In a class I took recently, one of my professors told a story about a couple 17-something year old Latinx students she had in one of her classes years ago. It was something along the lines of students needing to find something in a newspaper, that’s the extent of the premise that I remember. But she said, as some of her students found articles that positively related to them, these two students couldn’t. Essentially, they said the only Latinx persons they could find in the newspapers, covering multiple days, were arrest records.
No positive portrayal of the Latinx community in local media in an area where 36.5% of the population is Latinx.
This story, that is not just a story but a burning reality, has resurfaced in my conscious thought recently as I have begun to think more and more about how race will play (and already is playing) a role in my classroom.
Now, I haven’t begun teaching yet, and I won’t get around to stepping foot into my own space until next fall, but both I and my students, right now, are being shaped by race conversations, experiences, biases, and questions. For any of us to believe every racial strain and problem will be solved by next fall would be unequivocally naïve, and so I ask myself: what will my students come into the classroom believing about themselves and those around them just because of their skin color?
I will have students who believe they are better than their peers because of their whiteness.
I will have students who believe they are inferior to others because they’ve been told their whole life that their skin color makes them that way.
I will have student who feel helpless and hopeless because this conversation is too emotionally taxing.
I will have students who don’t think about race.
I will have students who only think about race.
I think we can stop this list here for now—you get the picture. My classroom will be an array of skin tones and experiences of an unimaginable number.
And when I think of all these things—who will be in my classroom, how each of them will look different and be different, I wonder why, nearly every novel I read, history lecture I listened to, and teacher I had in my K-12 years was white written, whitewashed, and white skinned. And when I think of this, I must ask myself if I will make sure my students’ experiences are any different or if I will continue to act as an integral, persisting part of systemic racism in our school systems.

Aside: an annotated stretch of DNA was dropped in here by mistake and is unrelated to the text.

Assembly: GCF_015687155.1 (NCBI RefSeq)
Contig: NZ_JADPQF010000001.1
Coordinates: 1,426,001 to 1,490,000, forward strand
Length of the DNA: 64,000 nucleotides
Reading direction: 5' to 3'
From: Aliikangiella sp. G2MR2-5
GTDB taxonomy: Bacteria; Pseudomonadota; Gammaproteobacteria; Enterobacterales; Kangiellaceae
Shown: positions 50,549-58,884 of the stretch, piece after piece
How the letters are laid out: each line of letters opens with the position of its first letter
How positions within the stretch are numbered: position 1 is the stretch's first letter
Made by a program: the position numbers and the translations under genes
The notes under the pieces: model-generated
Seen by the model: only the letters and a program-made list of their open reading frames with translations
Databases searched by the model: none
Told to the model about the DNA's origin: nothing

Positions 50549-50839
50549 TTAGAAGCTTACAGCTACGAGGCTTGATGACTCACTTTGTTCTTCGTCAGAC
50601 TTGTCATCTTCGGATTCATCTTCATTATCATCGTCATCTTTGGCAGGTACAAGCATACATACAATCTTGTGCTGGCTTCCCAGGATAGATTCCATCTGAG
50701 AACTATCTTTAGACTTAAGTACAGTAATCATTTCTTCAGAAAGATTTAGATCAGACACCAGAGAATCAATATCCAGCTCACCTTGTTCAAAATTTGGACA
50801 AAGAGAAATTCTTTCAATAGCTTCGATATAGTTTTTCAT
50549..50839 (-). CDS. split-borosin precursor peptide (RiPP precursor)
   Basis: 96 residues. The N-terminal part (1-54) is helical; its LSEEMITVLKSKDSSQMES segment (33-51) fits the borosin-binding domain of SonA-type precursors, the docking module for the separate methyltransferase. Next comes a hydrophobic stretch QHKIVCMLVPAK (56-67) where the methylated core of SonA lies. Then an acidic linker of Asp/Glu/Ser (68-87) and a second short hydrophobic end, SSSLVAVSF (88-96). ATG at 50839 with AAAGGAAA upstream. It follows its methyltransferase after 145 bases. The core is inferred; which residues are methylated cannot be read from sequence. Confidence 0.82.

Will I fight for my students to see their skin color, cultural backgrounds, languages and experiences REGULARLY and POSITIVELY in the classroom? Not just throwing in a quarterly assignment with the token Black author or Native American poet. Students need to see people of all colors, cultures, languages, and experiences sharing front and center stage because that is what the world should look like and that is where BIPOC people deserve to stand—front and center.
When God made humankind, He did not declare that white people should get center stage and everyone else is to be a side character. He did not only call white people fearfully and wonderfully made. He did not only knit white people together in the womb. Every single one of us has been given the incomparably Good title of Beautiful, Fearfully and Wonderfully Made. White kids have been told all their life, by the school system, the political system, the justice system, the System, that somehow skin color makes white people deserving to be front and center, called good and praised for every success, and everyone else has been treated as and told that they are not good enough because the shade of their skin has reached “too far” over whiteness.
The things students are given access to, what educators, what I, choose to portray as Truth, these are the things that will either change, confirm, or isolate heart perspectives, experiences and attitudes toward issues of importance.
We do our students a great disservice when we refuse to be transparent about the way people of all different colors, cultures, languages and experiences both act and feel in the world. Being honest about the experiences of BIPOC people in this country and many others at the hands of white-inflicted systemic (and overt) racism will often give students a novel experience in the classroom because so often the white man is the hero and any other man or woman of a different color isn’t even mentioned at all.
We must have honest conversations and equal representation in our classroom because the classroom will come to be recognized as a main stronghold of systemic racism or as a critical part of the foundation of a revolution of true Equality.